For Monday, we have a mystery gent. His companion has been cropped out due to insufficient mysteriousness.

Update: Here is the uncropped version of the image, showing John Barrymore and Oscar Smith.

Sept. 17, 2019, Mystery Photo

For Tuesday, we have this mystery gent.

Update: This fellow was quite puzzling and identifying him is a challenge. The dialogue identifies him as James Domino, which tends to eliminate him as Albert Conti, who plays Mario. The cast list can be quite thin in some of these Pre-Codes. Some of the trades have more extensive cast lists, including people not included in the IMDB page, but these folks are really obscure and hard to identify. Whenever I post mystery guests whose identification is questionable, it’s always in the hopes that the Brain Trust will conclusively identify them.

Sept. 17, 2019, Mystery Photo
We also have these two mystery gents. They are amused by such goings-on.

Update: I originally thought the man on the left was Gladden James, but now I’m less less convinced. On the right, Frank Mills.

Sept. 18, 2019, Mystery Photo

For Wednesday, we have a mysterious pair of legs…

Sept. 18, 2019, Mystery Photo

… that belong to this mystery guest.

Update: This is Mary Duncan.

Sept. 8, 2019, Mystery Photo

We also have this mystery woman.

Update: This is Jill Esmond.

Sept. 18, 2019, Mystery Photo

And finally, a very serious mystery woman who most certainly does not approve of such goings-on.

Update: This is Blanche Friderici.

Sept. 19, 2019, Mystery Photo

For Thursday, we have a mystery gent in a three-piece suit. And you know what? He doesn’t approve of such goings-on.

Sept. 20, 2019, Mystery Photo
Update: This is William “Stage” Boyd.

And here he is with Helen Twelvetrees.

Sept. 19, 2019, Mystery Photo
And look who else we have. He objects strongly to such goings-on.

Update: This is Leon Wycoff (sometimes Waycoff), later Leon Ames.

Brain Trust roll call: Dan Nather (mystery movie and Wednesday’s mystery guests) and  Howard Mandelbaum (mystery movie, Tuesday’s mystery newsmen and Wednesday’s mystery guests).

Sept. 20, 2019, Mystery Photo

And for Friday, our mystery leading man and mystery leading lady.

Update: This is Helen Twelvetrees and John Barrymore.

Brain Trust roll call: Mary Mallory (mystery movie and Monday’s mystery guest, Tuesday’s Mystery Reporter No. 2, Wednesday’s mystery guests, and Thursday’s mystery guests), Tucson Barbara (mystery movie, Monday’s mystery guest, Tuesday’s Mystery Reporter No. 2, Wednesday’s mystery guests and Thursday’s mysterious prosecutor), David Inman (mystery movie, Wednesday’s mystery judge and Thursday’s mystery prosecutor), Howard Mandelbaum (Thursday’s mystery guests), Gary (Thursday’s mystery prosecutor), Sarah (Thursday’s mystery prosecutor),  Dan Nather (Monday’s mystery gent and Thursday’s Mystery Gent No. 1), Thom and Megan (mystery movie, Wednesday’s Mystery Woman No. 2 and Wednesday’s mystery judge) and Sylvia E. (mystery movie, Monday’s mystery gent, Tuesday’s Mystery Reporter No. 2,  Wednesday’s mystery women and mystery judge, and Thursday’s mystery guests).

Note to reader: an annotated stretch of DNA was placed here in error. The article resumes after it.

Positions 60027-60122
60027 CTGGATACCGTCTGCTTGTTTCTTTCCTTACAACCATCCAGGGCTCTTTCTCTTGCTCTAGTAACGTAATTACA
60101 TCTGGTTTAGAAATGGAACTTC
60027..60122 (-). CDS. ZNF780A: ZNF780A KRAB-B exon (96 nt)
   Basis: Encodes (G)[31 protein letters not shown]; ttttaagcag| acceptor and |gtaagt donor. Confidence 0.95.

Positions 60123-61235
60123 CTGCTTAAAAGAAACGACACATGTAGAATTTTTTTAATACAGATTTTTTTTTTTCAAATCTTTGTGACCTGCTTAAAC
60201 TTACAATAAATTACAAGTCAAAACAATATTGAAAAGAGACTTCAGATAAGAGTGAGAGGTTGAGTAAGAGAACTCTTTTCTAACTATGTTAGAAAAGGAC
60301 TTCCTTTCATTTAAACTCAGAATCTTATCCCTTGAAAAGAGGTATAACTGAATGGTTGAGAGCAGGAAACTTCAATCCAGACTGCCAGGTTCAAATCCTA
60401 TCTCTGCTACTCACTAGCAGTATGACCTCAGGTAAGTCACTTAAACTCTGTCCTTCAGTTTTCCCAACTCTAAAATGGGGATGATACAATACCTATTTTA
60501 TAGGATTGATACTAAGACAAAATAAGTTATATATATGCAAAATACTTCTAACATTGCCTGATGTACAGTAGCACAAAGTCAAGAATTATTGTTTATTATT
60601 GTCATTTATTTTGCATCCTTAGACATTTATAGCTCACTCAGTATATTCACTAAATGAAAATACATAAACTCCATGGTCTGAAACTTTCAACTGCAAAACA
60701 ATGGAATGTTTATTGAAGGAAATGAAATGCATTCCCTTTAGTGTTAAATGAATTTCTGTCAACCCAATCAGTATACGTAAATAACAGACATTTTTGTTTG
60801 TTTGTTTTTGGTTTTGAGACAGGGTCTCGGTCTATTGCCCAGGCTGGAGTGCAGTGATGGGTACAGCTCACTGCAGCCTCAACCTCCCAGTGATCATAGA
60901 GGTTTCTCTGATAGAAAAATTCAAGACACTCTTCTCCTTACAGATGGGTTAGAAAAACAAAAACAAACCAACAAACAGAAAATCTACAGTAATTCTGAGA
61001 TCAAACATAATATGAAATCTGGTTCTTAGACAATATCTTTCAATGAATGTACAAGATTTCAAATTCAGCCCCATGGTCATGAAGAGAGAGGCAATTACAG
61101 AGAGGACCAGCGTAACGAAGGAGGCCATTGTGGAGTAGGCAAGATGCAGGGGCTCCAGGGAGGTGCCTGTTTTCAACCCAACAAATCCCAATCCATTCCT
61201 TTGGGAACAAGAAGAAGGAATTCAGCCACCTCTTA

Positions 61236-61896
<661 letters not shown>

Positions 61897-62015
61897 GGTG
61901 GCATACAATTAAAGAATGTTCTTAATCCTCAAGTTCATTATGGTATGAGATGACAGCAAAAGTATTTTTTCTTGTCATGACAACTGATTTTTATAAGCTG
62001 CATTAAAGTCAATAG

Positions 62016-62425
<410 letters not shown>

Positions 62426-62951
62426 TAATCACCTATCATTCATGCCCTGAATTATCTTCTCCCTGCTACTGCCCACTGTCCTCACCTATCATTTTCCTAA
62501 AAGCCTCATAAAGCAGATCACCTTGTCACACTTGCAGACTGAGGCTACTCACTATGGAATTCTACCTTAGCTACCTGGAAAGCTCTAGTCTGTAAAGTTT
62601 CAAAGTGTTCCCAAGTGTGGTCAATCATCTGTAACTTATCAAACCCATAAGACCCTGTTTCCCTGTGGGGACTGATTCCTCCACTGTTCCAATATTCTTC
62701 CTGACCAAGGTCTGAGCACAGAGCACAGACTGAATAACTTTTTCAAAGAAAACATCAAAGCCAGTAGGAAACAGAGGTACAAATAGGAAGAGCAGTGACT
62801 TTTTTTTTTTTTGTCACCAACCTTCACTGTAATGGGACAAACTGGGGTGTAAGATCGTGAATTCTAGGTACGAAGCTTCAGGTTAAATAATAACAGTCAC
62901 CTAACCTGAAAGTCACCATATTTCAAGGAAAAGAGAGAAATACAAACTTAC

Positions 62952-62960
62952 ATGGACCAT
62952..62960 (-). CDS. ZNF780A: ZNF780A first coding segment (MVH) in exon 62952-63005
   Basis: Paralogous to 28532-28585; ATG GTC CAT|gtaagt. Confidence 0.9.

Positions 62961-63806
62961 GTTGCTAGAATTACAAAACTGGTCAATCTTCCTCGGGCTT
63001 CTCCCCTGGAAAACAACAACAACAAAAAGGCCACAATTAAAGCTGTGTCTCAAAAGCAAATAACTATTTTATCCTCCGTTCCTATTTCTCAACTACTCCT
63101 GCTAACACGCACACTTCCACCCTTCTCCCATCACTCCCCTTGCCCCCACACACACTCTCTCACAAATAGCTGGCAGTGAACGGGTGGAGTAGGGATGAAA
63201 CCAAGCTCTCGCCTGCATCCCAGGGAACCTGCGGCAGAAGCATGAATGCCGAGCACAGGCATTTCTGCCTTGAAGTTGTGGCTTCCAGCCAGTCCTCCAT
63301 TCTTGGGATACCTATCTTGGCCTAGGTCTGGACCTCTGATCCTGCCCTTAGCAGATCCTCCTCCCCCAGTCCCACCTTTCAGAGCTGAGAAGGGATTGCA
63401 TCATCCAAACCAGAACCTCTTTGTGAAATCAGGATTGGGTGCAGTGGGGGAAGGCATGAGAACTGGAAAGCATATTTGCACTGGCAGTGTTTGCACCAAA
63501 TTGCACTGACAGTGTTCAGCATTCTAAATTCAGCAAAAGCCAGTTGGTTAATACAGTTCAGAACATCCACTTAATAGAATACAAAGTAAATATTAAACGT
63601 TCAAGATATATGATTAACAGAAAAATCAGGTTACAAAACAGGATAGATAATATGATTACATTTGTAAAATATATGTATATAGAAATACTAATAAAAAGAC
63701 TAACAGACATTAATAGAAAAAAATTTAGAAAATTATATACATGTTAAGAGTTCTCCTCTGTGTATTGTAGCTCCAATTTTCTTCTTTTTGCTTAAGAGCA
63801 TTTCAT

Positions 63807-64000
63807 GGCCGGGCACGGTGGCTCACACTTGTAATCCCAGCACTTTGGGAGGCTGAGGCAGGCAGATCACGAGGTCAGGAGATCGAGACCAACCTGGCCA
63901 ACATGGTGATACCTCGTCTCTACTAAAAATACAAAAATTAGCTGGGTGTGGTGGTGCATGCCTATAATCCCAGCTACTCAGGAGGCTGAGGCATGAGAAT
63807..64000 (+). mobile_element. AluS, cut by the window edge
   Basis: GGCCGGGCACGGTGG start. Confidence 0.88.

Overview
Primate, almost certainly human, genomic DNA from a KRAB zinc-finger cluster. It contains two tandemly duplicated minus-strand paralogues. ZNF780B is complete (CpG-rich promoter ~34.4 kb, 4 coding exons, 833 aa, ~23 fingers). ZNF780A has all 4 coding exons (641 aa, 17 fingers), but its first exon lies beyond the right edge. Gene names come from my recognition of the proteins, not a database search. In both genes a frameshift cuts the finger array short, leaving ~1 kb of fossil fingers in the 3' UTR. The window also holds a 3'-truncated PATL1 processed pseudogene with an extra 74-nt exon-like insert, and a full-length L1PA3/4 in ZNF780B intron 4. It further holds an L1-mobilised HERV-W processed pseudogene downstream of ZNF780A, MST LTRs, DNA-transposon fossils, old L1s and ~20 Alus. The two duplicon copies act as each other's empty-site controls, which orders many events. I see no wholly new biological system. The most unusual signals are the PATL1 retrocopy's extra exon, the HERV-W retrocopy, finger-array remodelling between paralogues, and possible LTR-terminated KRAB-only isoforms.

About lmharnisch

I am retired from the Los Angeles Times
This entry was posted in 1932, Film, Hollywood, Mystery Photo and tagged , , , , , , , . Bookmark the permalink.

40 Responses to Movieland Mystery Photo (Updated + + + +)

  1. Mary Mallory says:

    Sam McDaniel.


  2. Howard Mandelbaum says:

    Fred ‘Snowflake’ Toones.


  3. Gary says:

    Fred Snowflake Toones in Tall, Dark, and Handsome.


  4. Sylvia E. says:

    Just for the heck of it, I’m going to guess that Monday’s image is Fred ‘Snowflake’ Toones. Sort of looks like him and he played a lot of this type of role.


  5. Don Danard says:

    “Insufficent mysteriousness”.
    Now, there’s a line worth keeping!!!


  6. Tuesday’s gentleman is Clark Burroughs


  7. Monday’s star is Sam McDaniel


  8. Dan Nather says:

    Now I got it! The movie is STATE’S ATTORNEY (1932), John Barrymore’s previous foray into the legal profession. Mary Duncan on the stand (the one with the legs!). I think Jill Esmond and Blanch Frederici (the night court judge) round out today’s mysterious folk. Still can’t place anybody else (I think Oscar Apfel may be on the left in the third picture). I’m going to have to look at the DVD again!